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  • More financial doping (after Saracens) and the book thrown at them.
  • Give it time. Chelsea's transfer embargo ended earlier than it should have.
  • This is rife in sport now sadly, it's all about the money
  • There’s a real danger the same may happen to us with the millions that our owners are ploughing into the club !
  • At least rugby have the balls to dock points. The top of the Champ has looked dodge for ages. I'm not a finacial expert but Wolves, Leicester, Bournemouth been criticised but it worked as they are in the money pit. Forest next?
  • Time FIFA were asked to look at last season's FA Cup robbery!
  • @northernswan2

    The same FIFA that took long enough to introduce goal line technology. 

    When pigs fly I suppose.
  • The way to circumnavigate the system is, lets say a club like Forest will earn £90m over 3 years, the rules state that you can spend that £90m in one year though the sensible thing to do would be to spend £30m per year, clubs are taking a punt, when that doesn't work (Derby, for instance), clubs are selling their stadium for inflated prices to owners who are desperate to pump money in.
    Man City had £500m for stadium naming rights from Ethiad, this is way way way over market value, they have probably tried to find other loopholes too but have been caught out. I'm sure they will appeal and probably win so Citeh may still be in the champions league next year?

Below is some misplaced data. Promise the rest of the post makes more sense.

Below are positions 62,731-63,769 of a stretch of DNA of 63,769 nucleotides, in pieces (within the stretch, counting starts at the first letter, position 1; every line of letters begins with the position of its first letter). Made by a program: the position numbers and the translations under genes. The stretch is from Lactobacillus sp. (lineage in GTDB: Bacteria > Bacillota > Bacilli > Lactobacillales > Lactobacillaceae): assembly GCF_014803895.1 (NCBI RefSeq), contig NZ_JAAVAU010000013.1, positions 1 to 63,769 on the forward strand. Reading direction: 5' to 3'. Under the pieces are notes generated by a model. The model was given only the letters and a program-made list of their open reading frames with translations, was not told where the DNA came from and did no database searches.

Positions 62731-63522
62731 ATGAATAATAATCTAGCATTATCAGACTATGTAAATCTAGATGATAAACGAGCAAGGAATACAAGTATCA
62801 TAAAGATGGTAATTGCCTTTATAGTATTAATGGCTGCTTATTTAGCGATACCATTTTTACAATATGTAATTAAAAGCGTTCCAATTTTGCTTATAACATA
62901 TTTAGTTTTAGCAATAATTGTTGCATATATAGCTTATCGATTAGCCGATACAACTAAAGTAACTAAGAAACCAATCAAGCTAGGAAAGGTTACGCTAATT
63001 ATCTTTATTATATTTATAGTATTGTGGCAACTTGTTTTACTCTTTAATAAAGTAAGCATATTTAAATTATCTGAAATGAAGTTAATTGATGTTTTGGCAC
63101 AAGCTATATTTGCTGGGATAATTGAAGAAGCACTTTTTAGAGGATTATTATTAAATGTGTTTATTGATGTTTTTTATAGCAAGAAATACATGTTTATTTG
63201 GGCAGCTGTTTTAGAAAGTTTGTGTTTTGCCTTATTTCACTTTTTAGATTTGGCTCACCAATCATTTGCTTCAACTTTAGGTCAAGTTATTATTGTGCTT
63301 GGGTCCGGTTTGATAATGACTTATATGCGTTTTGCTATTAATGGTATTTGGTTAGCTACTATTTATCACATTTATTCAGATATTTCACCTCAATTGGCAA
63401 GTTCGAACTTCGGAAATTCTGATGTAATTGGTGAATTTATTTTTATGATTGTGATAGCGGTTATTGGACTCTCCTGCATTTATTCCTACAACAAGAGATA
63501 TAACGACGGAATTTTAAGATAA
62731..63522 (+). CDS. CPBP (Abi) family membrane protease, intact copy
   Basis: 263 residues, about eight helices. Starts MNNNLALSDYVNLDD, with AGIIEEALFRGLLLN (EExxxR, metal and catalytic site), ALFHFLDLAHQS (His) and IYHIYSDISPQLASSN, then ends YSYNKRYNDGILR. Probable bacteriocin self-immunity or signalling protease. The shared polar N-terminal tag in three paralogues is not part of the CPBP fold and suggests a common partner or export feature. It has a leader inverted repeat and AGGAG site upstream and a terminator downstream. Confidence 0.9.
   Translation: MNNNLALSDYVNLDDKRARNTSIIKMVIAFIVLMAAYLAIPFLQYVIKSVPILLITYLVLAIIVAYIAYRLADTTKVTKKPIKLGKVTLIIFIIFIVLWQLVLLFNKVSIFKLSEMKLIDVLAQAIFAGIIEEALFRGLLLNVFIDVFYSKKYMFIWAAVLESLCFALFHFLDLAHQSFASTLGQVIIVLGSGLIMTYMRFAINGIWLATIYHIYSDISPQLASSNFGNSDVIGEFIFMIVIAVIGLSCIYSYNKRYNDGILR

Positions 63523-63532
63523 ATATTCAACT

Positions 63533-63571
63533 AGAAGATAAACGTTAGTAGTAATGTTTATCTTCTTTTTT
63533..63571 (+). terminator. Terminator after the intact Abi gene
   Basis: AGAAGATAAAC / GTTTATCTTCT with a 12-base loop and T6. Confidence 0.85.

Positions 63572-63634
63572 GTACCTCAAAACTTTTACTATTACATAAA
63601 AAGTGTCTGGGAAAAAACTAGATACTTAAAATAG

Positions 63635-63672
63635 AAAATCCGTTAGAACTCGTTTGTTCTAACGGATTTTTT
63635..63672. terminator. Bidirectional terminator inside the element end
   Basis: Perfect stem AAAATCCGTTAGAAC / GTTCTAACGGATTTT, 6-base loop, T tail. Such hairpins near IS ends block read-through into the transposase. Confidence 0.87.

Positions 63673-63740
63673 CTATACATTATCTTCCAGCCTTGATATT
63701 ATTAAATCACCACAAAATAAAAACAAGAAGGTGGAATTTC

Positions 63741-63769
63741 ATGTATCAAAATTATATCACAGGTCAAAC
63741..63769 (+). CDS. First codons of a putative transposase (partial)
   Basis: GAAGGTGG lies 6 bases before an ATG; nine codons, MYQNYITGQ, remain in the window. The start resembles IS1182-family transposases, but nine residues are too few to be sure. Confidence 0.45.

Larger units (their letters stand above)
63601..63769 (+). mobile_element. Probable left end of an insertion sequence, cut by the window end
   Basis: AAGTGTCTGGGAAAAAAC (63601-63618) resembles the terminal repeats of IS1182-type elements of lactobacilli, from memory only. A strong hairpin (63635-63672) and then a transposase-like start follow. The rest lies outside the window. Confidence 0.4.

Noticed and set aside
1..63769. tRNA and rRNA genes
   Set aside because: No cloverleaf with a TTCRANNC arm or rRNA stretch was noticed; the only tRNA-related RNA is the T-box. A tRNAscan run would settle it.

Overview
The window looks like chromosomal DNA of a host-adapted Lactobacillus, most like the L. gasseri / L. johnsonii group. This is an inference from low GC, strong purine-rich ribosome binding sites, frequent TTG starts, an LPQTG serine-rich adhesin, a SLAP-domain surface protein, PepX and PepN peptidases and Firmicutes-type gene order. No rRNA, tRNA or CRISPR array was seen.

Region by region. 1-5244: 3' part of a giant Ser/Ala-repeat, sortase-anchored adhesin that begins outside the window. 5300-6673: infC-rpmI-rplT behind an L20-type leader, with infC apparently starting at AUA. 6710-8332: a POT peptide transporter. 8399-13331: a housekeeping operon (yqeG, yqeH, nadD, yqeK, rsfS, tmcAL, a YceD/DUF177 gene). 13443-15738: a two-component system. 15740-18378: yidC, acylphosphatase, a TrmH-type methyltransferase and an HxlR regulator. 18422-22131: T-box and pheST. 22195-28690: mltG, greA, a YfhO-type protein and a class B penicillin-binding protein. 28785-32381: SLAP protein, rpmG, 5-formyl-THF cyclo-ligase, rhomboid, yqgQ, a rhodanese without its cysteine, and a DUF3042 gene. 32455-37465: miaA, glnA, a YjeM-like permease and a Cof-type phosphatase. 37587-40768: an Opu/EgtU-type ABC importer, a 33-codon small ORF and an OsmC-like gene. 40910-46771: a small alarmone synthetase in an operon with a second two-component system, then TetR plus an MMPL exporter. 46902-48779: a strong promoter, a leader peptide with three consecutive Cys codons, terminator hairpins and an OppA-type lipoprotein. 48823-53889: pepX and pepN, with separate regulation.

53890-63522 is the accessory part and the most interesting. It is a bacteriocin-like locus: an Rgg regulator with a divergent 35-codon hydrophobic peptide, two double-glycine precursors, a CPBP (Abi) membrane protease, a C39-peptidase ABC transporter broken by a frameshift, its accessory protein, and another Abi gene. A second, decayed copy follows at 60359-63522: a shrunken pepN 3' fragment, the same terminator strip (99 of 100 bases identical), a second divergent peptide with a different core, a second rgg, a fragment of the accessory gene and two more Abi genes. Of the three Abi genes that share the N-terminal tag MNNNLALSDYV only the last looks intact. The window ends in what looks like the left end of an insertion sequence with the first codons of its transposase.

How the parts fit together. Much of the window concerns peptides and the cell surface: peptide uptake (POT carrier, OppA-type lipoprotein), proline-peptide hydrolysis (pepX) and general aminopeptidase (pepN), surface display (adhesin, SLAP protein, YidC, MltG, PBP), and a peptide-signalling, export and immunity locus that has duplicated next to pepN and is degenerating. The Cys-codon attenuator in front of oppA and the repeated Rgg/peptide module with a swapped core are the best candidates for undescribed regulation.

• I fully expect that FiFA will make a compromise and that the two year ban will be reduced to 1 year.
    The following is an interesting read.
  • FFP is a smokescreen for incompetently run super clubs to suppress competition while they're still in a mess. 

    Milan, or Manchester United, for example.

    By tying it arbitrarily to revenue, they are basically ensuring that no new Chelseas or Man Citys or PSGs will ever happen in future. 

    They don't like being caught out for their own incompetence. It's a protection racket for the Uber clubs, that's all it is. 

    Manchester United are hundreds of millions of pounds in debt. City don't have a penny of debt. Yet it's City who get punished. It's a joke. 
  • I dont have a problem per se of Citeh ploughing millions, even billions into their club to reach the scale of an United. Because there's no way you can do that organically, through natural progression.

    but, and here's the real issues:

    1. Fit and proper person test. Who is the owner of these clubs? Where does their money come from? What is their background, especially on things like corruption, human rights, criminal activity. 
    2. They cannot be saddling the club with huge debts which can never be repaid, and so if these owners want to bail, they become financial basket cases or worse. e.g. Bury. If they plough the money in, then they need to do it by bonding the cash, so it is ring-fenced and debt is the responsibility of the owner, not the club. 

  • Mancunians of the blue variety will tell you that the owners are ploughing huge money into the redevelopment of east Manchester
    The Council up there loves them
    And they are expecting payback it's not all whitewashing their human rights record
  • Mancunians of the blue variety will tell you that the owners are ploughing huge money into the redevelopment of east Manchester
    The Council up there loves them
    And they are expecting payback it's not all whitewashing their human rights record